In Oregon and Denver, where marijuana is legal for recreational use, activists are now pushing toward a psychedelic frontier: “magic mushrooms.”
Groups in both states are sponsoring ballot measures that would eliminate criminal penalties for possession of the mushrooms whose active ingredient, psilocybin, can cause hallucinations, euphoria and changes in perception. They point to research showing that psilocybin might be helpful for people suffering from depression or anxiety.
The recent failure of a nationally publicized campaign to decriminalize hallucinogenic mushrooms in California may not portend well for the psilocybin advocates in Oregon and Denver — though their initiatives are more limited than California’s.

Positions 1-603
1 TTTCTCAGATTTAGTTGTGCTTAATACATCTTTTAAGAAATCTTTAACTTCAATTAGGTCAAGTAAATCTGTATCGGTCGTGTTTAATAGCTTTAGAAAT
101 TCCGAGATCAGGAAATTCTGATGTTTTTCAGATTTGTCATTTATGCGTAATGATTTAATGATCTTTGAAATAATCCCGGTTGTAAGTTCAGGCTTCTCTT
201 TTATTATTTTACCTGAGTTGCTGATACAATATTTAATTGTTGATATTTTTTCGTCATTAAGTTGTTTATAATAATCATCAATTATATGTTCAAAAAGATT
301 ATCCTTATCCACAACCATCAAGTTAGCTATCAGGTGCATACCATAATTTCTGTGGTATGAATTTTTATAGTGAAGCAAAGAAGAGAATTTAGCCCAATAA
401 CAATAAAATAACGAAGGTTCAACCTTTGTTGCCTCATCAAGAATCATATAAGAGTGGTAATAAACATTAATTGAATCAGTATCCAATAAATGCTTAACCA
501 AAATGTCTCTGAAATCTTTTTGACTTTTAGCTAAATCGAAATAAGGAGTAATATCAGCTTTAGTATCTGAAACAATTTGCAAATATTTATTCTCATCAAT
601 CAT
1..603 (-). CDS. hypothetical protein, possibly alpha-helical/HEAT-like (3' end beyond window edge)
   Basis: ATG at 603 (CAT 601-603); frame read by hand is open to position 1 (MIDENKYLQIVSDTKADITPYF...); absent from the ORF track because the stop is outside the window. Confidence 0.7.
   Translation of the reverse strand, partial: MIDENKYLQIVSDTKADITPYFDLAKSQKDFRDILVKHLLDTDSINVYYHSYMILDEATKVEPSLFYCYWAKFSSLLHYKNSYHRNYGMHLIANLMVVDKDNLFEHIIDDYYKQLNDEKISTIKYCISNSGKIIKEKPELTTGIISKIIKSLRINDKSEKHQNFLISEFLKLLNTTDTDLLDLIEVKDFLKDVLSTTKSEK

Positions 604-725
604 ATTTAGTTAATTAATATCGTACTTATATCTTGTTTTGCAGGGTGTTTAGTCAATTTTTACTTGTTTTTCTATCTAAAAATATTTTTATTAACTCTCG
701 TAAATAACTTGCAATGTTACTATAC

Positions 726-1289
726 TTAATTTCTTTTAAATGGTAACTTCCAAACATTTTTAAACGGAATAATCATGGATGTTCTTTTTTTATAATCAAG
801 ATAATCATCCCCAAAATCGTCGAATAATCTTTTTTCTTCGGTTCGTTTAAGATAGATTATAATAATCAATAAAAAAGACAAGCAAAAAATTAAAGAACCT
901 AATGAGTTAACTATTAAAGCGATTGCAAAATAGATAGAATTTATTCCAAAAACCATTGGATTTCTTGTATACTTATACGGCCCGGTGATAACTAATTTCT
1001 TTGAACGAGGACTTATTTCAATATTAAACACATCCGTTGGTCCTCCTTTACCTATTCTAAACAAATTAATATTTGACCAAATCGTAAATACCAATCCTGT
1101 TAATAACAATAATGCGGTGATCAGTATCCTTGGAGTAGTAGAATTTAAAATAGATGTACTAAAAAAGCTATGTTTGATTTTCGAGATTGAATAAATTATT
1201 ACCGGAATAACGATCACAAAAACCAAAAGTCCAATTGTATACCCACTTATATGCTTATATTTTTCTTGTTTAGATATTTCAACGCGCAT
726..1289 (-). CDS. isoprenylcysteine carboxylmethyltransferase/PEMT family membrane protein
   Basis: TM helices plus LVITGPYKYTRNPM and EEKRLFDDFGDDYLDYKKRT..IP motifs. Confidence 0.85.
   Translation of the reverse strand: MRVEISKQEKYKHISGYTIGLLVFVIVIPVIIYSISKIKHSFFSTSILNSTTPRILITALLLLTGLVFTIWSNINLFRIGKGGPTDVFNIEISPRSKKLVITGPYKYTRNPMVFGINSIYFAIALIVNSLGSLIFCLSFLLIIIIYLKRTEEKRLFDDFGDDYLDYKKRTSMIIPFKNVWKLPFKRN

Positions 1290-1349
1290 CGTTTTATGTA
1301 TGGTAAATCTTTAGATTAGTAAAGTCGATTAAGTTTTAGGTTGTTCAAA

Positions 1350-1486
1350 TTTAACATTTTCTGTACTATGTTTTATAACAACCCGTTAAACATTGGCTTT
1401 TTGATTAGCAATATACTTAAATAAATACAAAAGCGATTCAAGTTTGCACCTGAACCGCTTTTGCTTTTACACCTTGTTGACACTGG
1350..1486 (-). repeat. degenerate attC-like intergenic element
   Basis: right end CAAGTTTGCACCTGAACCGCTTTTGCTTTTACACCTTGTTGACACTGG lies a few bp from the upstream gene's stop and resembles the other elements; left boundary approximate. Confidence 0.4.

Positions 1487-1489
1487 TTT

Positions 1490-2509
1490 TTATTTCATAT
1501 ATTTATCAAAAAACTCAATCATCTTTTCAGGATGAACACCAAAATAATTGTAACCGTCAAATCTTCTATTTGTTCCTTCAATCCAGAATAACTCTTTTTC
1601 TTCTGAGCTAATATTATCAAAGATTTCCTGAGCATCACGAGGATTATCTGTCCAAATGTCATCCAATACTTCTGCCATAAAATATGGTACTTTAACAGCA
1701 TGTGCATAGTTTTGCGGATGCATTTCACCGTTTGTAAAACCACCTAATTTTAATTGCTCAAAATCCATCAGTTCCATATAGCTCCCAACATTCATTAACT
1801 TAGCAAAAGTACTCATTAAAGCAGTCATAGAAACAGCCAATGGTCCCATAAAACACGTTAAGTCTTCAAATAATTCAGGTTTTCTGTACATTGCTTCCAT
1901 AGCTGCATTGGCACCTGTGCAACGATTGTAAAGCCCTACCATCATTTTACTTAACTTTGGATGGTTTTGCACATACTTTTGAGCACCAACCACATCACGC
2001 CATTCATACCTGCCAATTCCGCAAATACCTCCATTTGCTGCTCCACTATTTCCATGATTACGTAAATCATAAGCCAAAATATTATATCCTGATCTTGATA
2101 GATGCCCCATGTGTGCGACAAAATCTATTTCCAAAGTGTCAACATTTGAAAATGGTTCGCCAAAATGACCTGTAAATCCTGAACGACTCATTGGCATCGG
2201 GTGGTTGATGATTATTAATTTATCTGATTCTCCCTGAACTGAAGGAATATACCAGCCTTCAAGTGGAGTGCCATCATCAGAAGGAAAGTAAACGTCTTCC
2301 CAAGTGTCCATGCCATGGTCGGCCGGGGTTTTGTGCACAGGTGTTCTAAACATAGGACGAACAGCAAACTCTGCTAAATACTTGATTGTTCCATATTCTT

In Oregon, advocates face a steep climb to qualify their measure for the ballot, because such statewide initiatives typically require hiring paid signature gatherers, said William Lunch, a political analyst for Oregon Public Broadcasting and a former political science professor at Oregon State University.
Still, familiarity with recreational marijuana may have “softened up” voters and opponents of drug decriminalization, he said. Oregon legalized marijuana for recreational use in 2015, Colorado in 2012.
Read more at Oregon Live